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WATCH: The role of science during a global pandemic

22112018 (Durban) Aids research Dr Salim Abdool Karim at CAPRISA lab in Umbilo, Durban. SA is at the epicentre of the global HIV/Aids epidemic, and its scientists are at the very heart of the quest to stop it in its tracks. Picture: Motshwari Mofokeng/African News Agency (ANA)

22112018 (Durban) Aids research Dr Salim Abdool Karim at CAPRISA lab in Umbilo, Durban. SA is at the epicentre of the global HIV/Aids epidemic, and its scientists are at the very heart of the quest to stop it in its tracks. Picture: Motshwari Mofokeng/African News Agency (ANA)

Published Oct 9, 2020

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CAPE TOWN -

While countries across the globe have responded differently to the Covid-19 outbreak, Chair of South Africa’s Covid-19 Ministerial Advisory Committee, Professor Salim Abdool Karim, says that South Africa has done well with the limited data available.

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Fake news and conspiracy theories flooded social media which caused a disruption, as leaders put to plan a lockdown strategy that would best fit their country.

“When we look at the scarcity of data available when we were making decisions, there were only three articles I could find on lockdown.

“And, none of these articles had answered the questions of when do you have a lockdown, how strict should it be and how long should it be,” said Abdool Karim.

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ALSO SEE: CALLS FOR CAPE RESIDENTS TO PREVENT SECOND CORONAVIRUS WAVE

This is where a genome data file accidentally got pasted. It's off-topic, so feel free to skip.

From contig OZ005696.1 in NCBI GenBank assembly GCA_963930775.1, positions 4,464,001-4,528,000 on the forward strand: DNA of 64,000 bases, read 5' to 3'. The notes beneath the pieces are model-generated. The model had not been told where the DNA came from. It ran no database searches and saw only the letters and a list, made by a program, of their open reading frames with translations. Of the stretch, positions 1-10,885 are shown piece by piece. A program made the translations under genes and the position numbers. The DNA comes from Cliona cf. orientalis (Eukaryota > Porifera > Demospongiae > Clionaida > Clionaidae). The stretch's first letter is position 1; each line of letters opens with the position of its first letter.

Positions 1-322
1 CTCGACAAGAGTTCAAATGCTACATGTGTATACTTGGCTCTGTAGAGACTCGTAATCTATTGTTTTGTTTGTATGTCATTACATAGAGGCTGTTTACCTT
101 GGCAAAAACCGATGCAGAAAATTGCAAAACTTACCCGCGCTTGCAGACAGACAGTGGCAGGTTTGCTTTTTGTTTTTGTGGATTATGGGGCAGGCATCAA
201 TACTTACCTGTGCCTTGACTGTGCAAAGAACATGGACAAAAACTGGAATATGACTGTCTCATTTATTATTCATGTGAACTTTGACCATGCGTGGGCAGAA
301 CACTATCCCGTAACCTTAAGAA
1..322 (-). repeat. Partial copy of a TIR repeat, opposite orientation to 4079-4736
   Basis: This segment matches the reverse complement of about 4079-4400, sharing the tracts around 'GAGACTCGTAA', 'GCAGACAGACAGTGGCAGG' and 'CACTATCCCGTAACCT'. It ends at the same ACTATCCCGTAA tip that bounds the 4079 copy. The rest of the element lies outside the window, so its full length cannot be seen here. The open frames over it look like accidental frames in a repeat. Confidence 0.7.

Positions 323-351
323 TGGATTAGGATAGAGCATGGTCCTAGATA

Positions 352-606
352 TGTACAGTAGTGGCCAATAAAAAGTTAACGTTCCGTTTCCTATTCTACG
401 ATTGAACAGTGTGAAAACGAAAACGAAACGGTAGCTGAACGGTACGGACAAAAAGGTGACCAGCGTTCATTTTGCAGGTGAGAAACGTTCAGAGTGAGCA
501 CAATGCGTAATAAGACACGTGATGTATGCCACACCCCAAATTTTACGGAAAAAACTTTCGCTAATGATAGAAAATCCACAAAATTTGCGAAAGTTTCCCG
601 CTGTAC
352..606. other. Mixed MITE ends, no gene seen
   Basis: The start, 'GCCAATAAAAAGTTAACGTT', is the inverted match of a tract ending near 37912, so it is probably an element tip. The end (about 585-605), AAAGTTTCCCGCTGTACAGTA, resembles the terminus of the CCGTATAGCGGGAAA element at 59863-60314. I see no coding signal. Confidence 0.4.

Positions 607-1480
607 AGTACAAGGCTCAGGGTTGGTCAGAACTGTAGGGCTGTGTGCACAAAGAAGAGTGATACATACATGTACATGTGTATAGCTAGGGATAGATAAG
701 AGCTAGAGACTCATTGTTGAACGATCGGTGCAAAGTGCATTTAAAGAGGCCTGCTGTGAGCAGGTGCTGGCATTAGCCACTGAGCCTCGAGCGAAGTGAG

FAKE NEWS

“One of our biggest challenges has been fake news. Although it has been inconsistent and inaccurate, a lot of the news has been promoting conspiracy theories,” he said.

Abdool Karim added that a recent study done by Cornell University in the United States analysed 38 million articles online and in print which showed over 1.1 million of those articles had completely inaccurate information.

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ALSO SEE: SA’S EPIDEMIC TRAJECTORY IS UNIQUE, SAYS ABDOOL KARIM

PAST THE PEAK

Meanwhile, Abdool Karim expected South Africa to reach its peak in April or early May, but because of the early action that was taken, it was pushed back.

“Now that we are over the peak and in a period we could call endemic transmission, we will likely see small increases driven by locations where there are small outbreaks.

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“This will likely be because of the movement of people, the release of restrictions and people lowering their guard,” he said.

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